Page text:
I hope you are considering submitting a comment to Science.

    Comment by Layman Lurker — September 21, 2011 @ 9:29 am

    • I was curious about submitting a comment to Science, but it appears they only publish comments that are submitted within 6 months of when the original paper is published…so that time has already run out on Dessler 2010.

      Comment by troyca — September 22, 2011 @ 6:50 am

  2. Great Troy,

    When I finish the two projects Im working on I have an idea for another that could use your help with the cloud data..
    write me @ moshersteve.. at g mail


    Comment by Steven Mosher — September 21, 2011 @ 9:50 am

  3. […] comment, visit Troy’s blog Written by lucia. Previous Post: […]

    Pingback by The Blackboard » Troy: Comment on Dessler10 — September 21, 2011 @ 10:19 am

  4. […] has another excellent contribution to the continuing analysis of Dessler 2010 and Dessler 2011 (h/t Mosher for alerting […]

    Pingback by Troy: Dessler(2010) “artifact of combining two flux calculations” « Climate Audit — September 21, 2011 @ 11:17 am

  5. […] CERES and ERA-Interim fluxes in Dessler 2010 Filed under: Uncategorized — troyca @ 7:07 am […]

    Pingback by CERES and ERA-Interim fluxes in Dessler 2010 « the Air Vent — September 21, 2011 @ 12:24 pm

  6. Great post Troy.

    Pull it all together and draft a paper. Relevant, timely, and clear.

    Comment by steve fitzpatrick — September 21, 2011 @ 5:17 pm

  7. Those two points on the top right of you plot have a disproportionate effect on the correlation coefficient, its always useful to rank, then plot a number series against rank; if its not sigmoid, its not Gaussian. A top-n-tail. removing top and bottom 2-5 points and looking at you fit allows you to get an idea if an outliner is noise or not.

    Comment by DocMartyn — September 21, 2011 @ 6:01 pm

    • Here is a graph that shows the results with the top two points removed. As you suggest, it has a slight effect on the r^2 value, dropping it from 0.64 to 0.58.

      Comment by troyca — September 22, 2011 @ 7:47 am

  8. Excellent analysis, Troy.

    The one thing I’d criticise is the “slope=-0.19” on your first graph.

    An R^2 of 0.03 does NOT correspond to a low slope. It corresponds to NO SLOPE , ie there is NO linear relationship between the two variables. In such a case you do not even calculate the “slope” nor fit a line. There is NOTHING fit to.

    I don’t think you are suggesting otherwise but this idea of presenting a value of a “slope” needs to be blown out once and for all.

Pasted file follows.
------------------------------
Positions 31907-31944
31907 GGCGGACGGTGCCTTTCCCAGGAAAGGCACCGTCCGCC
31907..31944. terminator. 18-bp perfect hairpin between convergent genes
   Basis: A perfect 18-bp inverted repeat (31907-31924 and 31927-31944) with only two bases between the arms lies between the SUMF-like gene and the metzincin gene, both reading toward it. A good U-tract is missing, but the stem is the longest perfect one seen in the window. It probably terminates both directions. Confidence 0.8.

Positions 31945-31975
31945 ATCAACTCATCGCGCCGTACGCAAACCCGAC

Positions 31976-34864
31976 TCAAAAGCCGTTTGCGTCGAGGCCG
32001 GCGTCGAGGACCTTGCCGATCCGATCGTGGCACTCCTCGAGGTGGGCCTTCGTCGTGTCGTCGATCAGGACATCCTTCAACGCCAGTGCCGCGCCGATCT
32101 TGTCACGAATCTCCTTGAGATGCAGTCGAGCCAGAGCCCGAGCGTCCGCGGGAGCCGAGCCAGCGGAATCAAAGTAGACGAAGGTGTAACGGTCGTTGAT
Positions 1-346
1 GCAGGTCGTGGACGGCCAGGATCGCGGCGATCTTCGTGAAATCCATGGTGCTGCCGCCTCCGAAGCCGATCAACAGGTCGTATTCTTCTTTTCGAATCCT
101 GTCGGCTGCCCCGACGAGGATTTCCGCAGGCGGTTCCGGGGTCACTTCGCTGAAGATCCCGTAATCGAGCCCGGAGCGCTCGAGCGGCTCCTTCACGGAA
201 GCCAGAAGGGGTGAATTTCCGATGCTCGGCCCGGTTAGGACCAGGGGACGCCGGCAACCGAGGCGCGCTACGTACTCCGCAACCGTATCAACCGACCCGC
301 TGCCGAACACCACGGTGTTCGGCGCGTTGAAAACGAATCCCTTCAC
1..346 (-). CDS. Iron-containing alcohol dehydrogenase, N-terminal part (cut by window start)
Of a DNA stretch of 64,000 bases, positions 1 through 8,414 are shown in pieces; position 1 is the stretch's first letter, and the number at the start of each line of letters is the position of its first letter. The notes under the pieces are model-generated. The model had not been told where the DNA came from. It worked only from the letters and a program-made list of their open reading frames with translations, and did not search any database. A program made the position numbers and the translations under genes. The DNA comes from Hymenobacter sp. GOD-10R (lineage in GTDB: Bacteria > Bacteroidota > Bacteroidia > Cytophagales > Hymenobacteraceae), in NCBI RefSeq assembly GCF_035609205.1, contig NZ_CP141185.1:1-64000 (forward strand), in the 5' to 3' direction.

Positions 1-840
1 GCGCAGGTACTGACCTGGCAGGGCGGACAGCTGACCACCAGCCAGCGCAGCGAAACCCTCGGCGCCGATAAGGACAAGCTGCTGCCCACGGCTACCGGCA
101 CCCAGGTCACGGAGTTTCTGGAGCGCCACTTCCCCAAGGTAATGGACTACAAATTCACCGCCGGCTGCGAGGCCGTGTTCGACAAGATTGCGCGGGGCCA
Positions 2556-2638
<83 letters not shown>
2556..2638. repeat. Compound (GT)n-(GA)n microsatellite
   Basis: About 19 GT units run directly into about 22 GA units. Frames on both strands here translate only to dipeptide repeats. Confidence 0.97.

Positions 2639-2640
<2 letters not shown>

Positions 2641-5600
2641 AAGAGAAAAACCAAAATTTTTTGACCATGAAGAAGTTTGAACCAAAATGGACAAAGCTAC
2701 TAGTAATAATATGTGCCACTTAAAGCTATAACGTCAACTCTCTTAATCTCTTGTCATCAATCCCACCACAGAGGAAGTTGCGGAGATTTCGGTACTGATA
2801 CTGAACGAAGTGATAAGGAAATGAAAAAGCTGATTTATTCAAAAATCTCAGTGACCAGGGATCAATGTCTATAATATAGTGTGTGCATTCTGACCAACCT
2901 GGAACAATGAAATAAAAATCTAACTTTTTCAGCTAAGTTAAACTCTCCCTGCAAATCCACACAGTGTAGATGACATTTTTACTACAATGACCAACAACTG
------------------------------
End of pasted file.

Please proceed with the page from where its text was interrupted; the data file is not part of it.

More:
This is precisely what Dessler and others have been pulling off for years in attempts to show the positive feedback on high climate sensitivity.

    This post would be a good place to clearly make that point , rather than falling into the same error.

    Comment by P.Solar — September 22, 2011 @ 5:36 am

    • Exactly. Please handle this comment about the first graph, Troy.

      In addition, is it possible to have a simple letter published in Science to make the the point that the true correlation is simple the two albedo calculations you demonstrate with your second graph, as opposed to a full paper in rebuttal?

      AFPhys – via Lucia’s

      Comment by AFPhys — September 22, 2011 @ 9:08 am

    • In this case, I agree that there likely no (or tiny) relationship between the two variables. That was the point I was trying to make in posting the chart. I’m not sure I have a problem with Dessler and others presenting a slope for low correlations, provided they include the large uncertainties in the regressions from such correlations. After all, if there are several other factors influencing the results, the correlations are likely to be low even if there is a slight relationship. I think where Dessler erred here was not considering the uncertainty involved in combining the two different fluxes, which would have blown up the confidence interval to include the large negative feedback it purported to rebut, and would have rendered the paper rather meaningless when it came to determining the cloud feedback.

      Comment by troyca — September 22, 2011 @ 9:47 am